This is not much of a supportive mindset in regards to social media. Nor is it, though, a condemnation of social media and technology in general. Yet, it asks for a detailed reflection on the nature of technology, its positive and negative impacts, etc. One must be cautious and discerning with all things. We cannot presume that because it is new that it is good. This is a danger of many in North America especially, where technology so influences every aspect of our lives. The warning in regards to the idolatry of technology is a warning we in North America must especially heed.
Furthermore, the call to having a discerning mind in regards to technology is also a call to enter into these areas. It is not because these areas are necessarily a good in themselves – they may in fact be harmful to our psychological development! However, we are called to enter them because, increasingly, it is where people interact with each other. Unfortunately, people depend less and less on personal encounter. Even talking to people over the phone is becoming an increasingly foreign thing with the advent of text messaging.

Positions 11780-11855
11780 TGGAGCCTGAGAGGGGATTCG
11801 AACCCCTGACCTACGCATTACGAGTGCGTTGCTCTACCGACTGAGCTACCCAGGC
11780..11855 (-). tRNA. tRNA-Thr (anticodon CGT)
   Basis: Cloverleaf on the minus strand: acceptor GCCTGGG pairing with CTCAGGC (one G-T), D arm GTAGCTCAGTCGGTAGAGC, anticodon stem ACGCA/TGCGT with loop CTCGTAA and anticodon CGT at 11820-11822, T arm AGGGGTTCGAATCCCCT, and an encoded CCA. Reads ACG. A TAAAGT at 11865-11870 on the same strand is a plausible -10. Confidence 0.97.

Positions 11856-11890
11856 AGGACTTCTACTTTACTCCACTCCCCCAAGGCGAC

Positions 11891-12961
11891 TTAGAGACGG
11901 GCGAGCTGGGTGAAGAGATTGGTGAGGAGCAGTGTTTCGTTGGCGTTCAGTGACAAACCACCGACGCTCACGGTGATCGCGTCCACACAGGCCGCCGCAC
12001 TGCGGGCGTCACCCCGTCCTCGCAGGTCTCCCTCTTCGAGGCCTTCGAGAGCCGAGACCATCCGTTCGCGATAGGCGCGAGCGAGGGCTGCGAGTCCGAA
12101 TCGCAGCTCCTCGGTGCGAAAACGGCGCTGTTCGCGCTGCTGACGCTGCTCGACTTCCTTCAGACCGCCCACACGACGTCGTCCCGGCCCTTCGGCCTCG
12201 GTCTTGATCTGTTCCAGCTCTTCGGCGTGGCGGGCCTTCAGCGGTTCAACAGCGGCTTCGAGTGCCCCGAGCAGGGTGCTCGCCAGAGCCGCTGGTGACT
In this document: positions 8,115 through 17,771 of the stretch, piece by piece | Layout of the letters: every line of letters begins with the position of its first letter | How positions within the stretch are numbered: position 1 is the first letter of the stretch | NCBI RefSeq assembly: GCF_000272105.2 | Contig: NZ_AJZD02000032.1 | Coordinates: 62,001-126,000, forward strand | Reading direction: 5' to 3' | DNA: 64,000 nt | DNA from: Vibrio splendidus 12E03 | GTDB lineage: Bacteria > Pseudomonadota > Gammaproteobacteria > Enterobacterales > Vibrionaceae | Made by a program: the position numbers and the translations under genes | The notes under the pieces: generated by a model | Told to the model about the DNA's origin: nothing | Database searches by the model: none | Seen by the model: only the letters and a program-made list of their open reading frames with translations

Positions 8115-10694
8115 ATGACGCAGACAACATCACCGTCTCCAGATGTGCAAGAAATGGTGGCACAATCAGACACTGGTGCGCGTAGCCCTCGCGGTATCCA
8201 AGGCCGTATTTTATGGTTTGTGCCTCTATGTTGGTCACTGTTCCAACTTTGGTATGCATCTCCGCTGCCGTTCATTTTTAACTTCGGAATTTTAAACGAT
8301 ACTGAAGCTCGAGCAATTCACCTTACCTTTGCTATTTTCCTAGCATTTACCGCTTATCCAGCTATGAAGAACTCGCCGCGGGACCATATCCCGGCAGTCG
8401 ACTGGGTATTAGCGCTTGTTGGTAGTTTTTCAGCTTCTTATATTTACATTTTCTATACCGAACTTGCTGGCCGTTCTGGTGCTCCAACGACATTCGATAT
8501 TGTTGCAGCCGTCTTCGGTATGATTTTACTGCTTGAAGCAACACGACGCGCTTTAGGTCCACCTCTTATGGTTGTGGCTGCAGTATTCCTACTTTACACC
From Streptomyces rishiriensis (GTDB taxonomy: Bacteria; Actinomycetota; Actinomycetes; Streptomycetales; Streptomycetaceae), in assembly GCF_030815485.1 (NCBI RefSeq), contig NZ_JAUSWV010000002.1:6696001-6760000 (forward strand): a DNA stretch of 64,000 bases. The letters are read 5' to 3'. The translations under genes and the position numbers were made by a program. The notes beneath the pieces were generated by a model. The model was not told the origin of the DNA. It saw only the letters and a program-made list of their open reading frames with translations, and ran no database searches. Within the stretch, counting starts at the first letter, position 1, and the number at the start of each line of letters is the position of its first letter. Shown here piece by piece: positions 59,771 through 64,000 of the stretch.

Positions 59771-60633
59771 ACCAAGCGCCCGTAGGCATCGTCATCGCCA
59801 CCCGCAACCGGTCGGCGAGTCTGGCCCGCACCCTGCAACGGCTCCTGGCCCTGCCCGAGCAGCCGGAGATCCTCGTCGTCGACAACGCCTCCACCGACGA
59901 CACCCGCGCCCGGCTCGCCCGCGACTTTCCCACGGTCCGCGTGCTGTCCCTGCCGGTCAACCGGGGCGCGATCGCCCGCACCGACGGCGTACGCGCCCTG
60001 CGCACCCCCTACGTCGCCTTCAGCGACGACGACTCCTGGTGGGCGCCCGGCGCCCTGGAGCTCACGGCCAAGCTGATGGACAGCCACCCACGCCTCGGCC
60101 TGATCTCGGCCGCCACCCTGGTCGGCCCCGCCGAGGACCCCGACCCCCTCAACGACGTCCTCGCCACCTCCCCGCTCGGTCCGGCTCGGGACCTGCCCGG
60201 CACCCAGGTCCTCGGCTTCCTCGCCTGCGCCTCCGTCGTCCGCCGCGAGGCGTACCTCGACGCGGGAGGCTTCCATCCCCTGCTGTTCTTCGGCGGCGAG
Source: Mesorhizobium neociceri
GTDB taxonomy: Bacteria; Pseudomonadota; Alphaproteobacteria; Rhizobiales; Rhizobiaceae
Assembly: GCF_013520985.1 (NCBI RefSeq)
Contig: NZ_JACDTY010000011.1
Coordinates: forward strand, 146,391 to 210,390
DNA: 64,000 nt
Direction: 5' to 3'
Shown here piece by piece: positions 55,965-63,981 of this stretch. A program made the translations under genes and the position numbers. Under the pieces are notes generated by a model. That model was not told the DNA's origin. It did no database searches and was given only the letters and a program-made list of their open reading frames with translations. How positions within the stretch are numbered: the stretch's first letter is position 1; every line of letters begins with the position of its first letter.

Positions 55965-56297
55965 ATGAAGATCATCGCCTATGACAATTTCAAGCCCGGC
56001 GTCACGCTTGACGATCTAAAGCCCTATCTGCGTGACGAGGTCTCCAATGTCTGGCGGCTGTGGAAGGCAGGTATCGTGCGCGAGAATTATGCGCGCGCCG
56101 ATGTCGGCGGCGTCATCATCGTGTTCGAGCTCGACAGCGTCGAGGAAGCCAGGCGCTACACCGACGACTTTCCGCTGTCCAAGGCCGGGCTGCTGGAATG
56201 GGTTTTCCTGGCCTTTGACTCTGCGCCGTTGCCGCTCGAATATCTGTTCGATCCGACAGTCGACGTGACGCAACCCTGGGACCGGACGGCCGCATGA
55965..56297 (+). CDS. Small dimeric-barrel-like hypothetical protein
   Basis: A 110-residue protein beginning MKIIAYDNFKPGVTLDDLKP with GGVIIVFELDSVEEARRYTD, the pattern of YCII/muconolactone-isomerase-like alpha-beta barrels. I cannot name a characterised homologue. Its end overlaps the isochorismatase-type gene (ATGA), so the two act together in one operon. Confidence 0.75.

We must imitate our Lord Who would go into places that were perhaps taboo, even engage in social interactions that were taboo (I am thinking especially the Samaritan woman). We must go into these places not to use them as ends in themselves, but rather as places where we can bring the Light of Christ. By encountering that light, things begin to seem to be as nothing in comparison with the gift of Christ to our lives. In short, we enter them not to stay within them – we don’t get a twitter account in order to stay there and communicate there. Rather, we enter there so that we can introduce others to the grace of Christ’s loving gaze that will draw them out of these areas. If we believe – as many scientific studies have shown – that many technological advances have adverse psychological effects on us, then we ought to be doing what we can to help people come out of these spaces. Yet, we can only do it by first going where they are going.